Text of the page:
Advertisement

Preliminary Observations on the Incidence of Insect Pests and Related Deterioration in the Quality of Stored Groundnut in Some Parts of Northern Nigeria

  • George N. Mbata
Research Article

Abstract

Investigations on storage insects infesting stored groundnuts was carried out in farms, markets, stores and out-door storage sites in order to find out the source of infestation. Farm samples were found to be free from infestation. Freshly harvested groundnuts that were just stacked into pyramids were also free from infestation. However, groundnuts stacked into pyramids at central storage areas of Kano and Gusau were highly infested following a year of storage. Groundnuts from stores and markets were moderately infested. The most abundant and widely distributed insect pests were Tribolium castaneum (Herbst) and Oryzaephilus mercator (Fauvel). Ephestia cautella (Wlk.) constituted less than 1% of insect pests found on the groundnuts, but Plodia interpunctella (Herbst) was absent in out-door pyramid storage.

Groundnuts kept in in-door storage had high moisture content, while nuts from farm and open air pyramid storage had low moisture content. Lipid, peroxide and free fatty acid (F.F.A) values from groundnuts were directly related to the levels of infestation.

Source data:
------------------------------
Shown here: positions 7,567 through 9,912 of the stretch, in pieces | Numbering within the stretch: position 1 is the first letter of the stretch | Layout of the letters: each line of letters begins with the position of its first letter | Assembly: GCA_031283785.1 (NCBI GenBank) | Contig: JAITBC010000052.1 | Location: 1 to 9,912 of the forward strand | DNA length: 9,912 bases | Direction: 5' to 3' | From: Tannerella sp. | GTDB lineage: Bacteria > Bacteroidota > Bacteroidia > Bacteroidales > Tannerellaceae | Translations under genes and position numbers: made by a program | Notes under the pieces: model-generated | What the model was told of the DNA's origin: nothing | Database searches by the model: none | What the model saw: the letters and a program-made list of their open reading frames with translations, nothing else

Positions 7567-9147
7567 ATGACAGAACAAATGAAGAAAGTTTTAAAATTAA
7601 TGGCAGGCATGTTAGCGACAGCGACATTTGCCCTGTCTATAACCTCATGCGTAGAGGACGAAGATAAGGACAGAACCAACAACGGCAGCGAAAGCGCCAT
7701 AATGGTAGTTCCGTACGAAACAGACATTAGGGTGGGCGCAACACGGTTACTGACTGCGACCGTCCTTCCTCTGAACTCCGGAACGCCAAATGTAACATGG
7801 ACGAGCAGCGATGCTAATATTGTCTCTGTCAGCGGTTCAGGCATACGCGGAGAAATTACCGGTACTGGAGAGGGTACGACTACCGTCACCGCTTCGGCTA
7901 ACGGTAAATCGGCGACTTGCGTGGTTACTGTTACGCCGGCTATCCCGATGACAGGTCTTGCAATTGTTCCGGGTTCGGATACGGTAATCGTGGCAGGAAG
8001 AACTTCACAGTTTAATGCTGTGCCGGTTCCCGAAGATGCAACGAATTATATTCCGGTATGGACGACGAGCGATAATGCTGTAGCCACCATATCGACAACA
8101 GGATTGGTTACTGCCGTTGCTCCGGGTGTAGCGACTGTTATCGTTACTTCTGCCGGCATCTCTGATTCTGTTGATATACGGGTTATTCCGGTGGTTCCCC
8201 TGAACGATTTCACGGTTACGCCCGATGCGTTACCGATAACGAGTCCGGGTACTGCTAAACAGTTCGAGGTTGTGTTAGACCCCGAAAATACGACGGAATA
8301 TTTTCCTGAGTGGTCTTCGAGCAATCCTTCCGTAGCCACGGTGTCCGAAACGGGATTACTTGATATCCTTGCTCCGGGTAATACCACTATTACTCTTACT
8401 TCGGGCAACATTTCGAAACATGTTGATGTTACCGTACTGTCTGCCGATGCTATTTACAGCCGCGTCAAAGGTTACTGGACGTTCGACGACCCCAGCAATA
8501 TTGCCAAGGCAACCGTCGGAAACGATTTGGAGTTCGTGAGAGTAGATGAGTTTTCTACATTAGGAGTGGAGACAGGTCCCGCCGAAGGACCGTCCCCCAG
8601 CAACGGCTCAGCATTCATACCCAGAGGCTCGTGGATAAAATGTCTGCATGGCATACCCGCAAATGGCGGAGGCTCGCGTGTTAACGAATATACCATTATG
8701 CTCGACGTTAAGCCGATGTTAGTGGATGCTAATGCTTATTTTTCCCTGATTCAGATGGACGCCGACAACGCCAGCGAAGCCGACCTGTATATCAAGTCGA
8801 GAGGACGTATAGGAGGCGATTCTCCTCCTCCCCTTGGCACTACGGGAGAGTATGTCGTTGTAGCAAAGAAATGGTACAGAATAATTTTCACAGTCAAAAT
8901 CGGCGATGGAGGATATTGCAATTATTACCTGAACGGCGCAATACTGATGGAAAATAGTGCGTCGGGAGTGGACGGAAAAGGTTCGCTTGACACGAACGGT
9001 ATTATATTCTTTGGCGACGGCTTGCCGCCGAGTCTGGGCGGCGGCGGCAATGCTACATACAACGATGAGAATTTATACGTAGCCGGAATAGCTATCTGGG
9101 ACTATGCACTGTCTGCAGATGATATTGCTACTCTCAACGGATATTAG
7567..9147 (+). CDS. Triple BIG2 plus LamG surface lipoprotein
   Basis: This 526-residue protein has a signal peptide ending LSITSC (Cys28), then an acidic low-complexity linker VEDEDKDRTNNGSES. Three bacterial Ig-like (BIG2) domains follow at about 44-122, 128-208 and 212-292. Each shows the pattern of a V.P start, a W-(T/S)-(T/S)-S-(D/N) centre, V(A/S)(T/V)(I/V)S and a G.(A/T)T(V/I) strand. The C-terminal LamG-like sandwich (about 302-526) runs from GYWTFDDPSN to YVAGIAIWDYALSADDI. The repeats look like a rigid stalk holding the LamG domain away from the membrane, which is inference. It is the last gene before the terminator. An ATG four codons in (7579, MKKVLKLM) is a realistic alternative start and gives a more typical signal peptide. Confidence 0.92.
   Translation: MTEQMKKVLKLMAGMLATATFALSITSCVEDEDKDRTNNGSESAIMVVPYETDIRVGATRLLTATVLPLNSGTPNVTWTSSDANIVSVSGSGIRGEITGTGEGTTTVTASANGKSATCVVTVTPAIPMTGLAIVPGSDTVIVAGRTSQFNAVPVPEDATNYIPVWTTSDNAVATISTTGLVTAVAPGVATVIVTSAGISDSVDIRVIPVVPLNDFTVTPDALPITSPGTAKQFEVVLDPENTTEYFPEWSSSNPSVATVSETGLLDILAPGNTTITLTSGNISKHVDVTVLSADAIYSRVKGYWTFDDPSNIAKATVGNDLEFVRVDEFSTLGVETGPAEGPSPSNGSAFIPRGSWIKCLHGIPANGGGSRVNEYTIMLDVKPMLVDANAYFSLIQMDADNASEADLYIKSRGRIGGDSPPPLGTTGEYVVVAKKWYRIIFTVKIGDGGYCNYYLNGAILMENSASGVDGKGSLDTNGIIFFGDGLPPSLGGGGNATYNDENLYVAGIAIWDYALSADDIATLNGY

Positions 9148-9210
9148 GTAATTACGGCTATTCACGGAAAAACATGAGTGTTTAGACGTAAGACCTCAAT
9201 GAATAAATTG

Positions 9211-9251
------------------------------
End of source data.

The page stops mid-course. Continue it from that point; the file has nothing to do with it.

Key Words

Groundnuts storage insects free fatty acids peroxides lipids Northern Nigeria 

Résumé

L’investigation relative aux insectes qui infestent les entrepots d’arachides a été menée dans des fermes, des marchés et des depots abrités et non abrités afin de déterminer les sources de l’infestation.

Les échantillons des fermes n’ont pas été infestés. Les arachides fra⪘hement récoltées et entassées en pyramides étaient également exemptes de l’infestation. Cependant, les arachides entassées en pyramides exposées aux entrepots centraux de Kano et de Gasau étaient très infestées au bout d’une année de stockage. Les arachides des depots protégés et des marchés n’étaient que légèrement infestées.

Les insectes pesteux les plus nombreux et connaissant la plus grande distribution étaient les Tribolium castaneum (walker) et les Oryzaephilus mercator (auvel). Les Ephestia cautella constituaient moins de 1, 0% d’insectes pesteux trouvés dans les arachides. Mais les Plodia interpunctella (Hubner) étaient absents dans les entrepots en pyramides éxposées.

Le degré d’humidité était plus élévé pour les archides provenant des fermes que pour les arachides stockées en plein air. Un rapport direct a été constaté entre le degré d’infestation et les valeurs en Lipides, en éeroxide et en acides grasseux libres.

Preview

Unable to display preview. Download preview PDF.

Unable to display preview. Download preview PDF.

References

  1. Corby H. D. L. (1947) Aphanus (Hemiptera: Lygaeidae) in stored groundnuts. Bull, ent Res. 37, 609–617.CrossRefGoogle Scholar
  2. Davey P. M. (1958) The groundnut bruchid, Caryedon gonagra (F.) Bull. ent. res. 49, 385–404.CrossRefGoogle Scholar